• These include hawkers, roadside vendors, workers employed in the construction industry and many who eke out a living by pushing handcarts to rickshaws.
  • “This is not just a mind-boggling number,” Mahesh Vyas, chief executive of CMIE wrote in the Business Standard newspaper. “It is a human tragedy because these are perhaps, the most vulnerable parts of society.”

The data could get worse in India with the lockdown extended in many areas.

5. States Start Raising Taxes To Battle Covid-19

Indian states have started raising taxes as they witness higher-than-budgeted spending stemming from the unprecedented Covid-19 crisis.

6. Nobel Laureate Abhijit Banerjee’s Stimulus Suggestion

India should put in a large enough stimulus package to revive demand, Nobel laureate Abhijit Banerjee said on Tuesday, asserting that putting cash in the hands of people would be the best way to boost the economy post the lockdown.

  • Banerjee, while talking to Congress leader Rahul Gandhi through video-conferencing, suggested putting money into the hands of the bottom 60 percent population to help revive demand.
  • The economist said it was important for India to announce a large enough stimulus package to deal with the crisis on the lines of what the U.S., Japan and the Europe are doing.
  • “We really haven’t decided on a large enough stimulus package. We are still talking about 1 percent of GDP. The United States has gone for 10 percent of GDP,” the noted economist said.

Banerjee made a case for cash transfers and flagged off the bankruptcy threat after the pandemic.

Also read: India's Reopening Is a Multi-Colored Mess

7. India’s Sanitiser Market Boom: Winners And Losers

New entrants and local brands now dominate India’s sanitiser market that swelled more than fourfold after the novel coronavirus outbreak.

  • The size of the category touched Rs 43 crore in March from Rs 10 crore a year ago, according to Nielsen India, as the highly contagious pathogen spread rapidly despite the world’s strictest lockdown.
  • A total of 152 new manufacturers started making sanitisers in March, commanding 61 percent market and 46 percent value share, the researcher said without naming the brands.
  • The market share of the top three brands — Dettol from Reckitt Benckiser India Ltd., Lifebuoy from Hindustan Unilever Ltd. and Pure Hands by Himalaya Drug Company Pvt. Ltd. — fell to 39 percent in March from 85 percent in January and February.

Read more to find how the demand for sanitisers surged since the coronavirus outbreak.

Related Coverage

8. Sarfaesi Act Applicable To Cooperative Banks: Supreme Court

A five-judge constitution bench of the Supreme Court of India today ruled that the provisions of the Securitisation and Reconstruction of Financial Assets and Enforcement of Security Interest Act, 2002, will be applicable to state and multi-state cooperative banks.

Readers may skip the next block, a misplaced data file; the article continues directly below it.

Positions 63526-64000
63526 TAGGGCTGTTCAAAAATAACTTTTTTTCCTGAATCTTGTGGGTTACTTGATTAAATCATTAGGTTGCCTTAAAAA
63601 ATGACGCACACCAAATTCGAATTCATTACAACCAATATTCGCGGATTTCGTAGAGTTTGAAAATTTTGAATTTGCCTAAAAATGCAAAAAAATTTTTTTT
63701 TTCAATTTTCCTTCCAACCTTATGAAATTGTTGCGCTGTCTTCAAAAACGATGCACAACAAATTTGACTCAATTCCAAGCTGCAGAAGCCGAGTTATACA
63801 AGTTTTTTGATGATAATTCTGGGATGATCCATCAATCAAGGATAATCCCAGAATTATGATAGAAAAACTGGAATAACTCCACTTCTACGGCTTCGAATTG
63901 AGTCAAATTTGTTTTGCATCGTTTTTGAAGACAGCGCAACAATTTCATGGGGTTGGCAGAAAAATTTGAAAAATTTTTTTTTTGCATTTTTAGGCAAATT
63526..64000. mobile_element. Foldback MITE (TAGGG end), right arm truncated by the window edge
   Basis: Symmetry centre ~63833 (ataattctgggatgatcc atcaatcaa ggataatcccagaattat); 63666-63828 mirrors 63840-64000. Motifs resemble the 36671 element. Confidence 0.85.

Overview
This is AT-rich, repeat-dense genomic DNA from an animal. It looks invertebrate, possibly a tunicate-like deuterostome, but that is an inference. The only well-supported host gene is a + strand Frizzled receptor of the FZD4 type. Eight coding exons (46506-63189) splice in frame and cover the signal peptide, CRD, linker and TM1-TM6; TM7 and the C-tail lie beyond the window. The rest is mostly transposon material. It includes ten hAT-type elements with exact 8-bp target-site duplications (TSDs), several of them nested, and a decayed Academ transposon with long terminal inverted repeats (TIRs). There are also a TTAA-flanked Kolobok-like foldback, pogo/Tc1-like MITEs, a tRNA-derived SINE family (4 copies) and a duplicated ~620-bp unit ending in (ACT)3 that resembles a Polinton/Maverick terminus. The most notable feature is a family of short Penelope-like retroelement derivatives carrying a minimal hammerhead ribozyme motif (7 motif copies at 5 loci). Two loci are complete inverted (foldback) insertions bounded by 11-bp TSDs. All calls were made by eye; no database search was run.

• The ruling by a bench headed by Justice Arun Mishra came in a case that challenged the Parliament’s decision to amend Section 2(c) of the Sarfaesi Act—which allows banks and financial institutions to seize and auction properties of defaulters to recover their dues—and include cooperative banks among those who can exercise powers under the Act.
  • With this judgment, state and multi-state cooperative banking societies can now seize and sell assets to recover their dues.
  • The top court bench in its judgment also held that state and multi-state cooperative banks will fall under the definition of banks under the provisions of the Banking Regulation Act.

Prior to this, cooperative banks had to approach civil court or tribunals for recovery of dues.

9. Zee Learn Fails IiAS’ Test

Institutional Investor Advisory Services raised concerns over governance, capital allocation, pledged shareholding and debt at Zee Learn Ltd., bringing another Essel Group firm into the spotlight over similar worries.

  • The operator of Kidzee preschools advocated an asset-light model but has ended up investing in heavy assets which have low margins and account for more than half of Zee Learn’s standalone debt, the proxy advisory firm said in an April 30 note, referring to other educational institutes set up by the company.
  • “An asset light philosophy with asset heavy balance sheet reflect lack of clarity,” IiAS said.

IiAS also raised issue of related-party transactions.

10. Google’s Tracker Shows How Mobility Reduced In Lockdown

Google, with its repository of consumer data through various applications, has been able to track mobility across India show how various states complied with the nationwide lockdown.

  • The latest Google Mobility Report, aimed at helping policymakers in planning and monitoring, was released on Friday and measured changes in mobility between March 15 and April 26.
  • The report shows that mobility in areas of retail and recreation saw the steepest fall of 86 percent over this period. Mobility in residential areas dropped the least with a fall of 22 percent.
  • State-wise data provided shows that Delhi, Maharashtra, Telangana and Tamil Nadu saw a steeper fall in mobility across categories compared to the rest of the country. Movement in Bihar, Kerala, Assam and other North-Eastern states saw a smaller dip.

The state-wise break-ups will help governments determine the impact of the lockdown.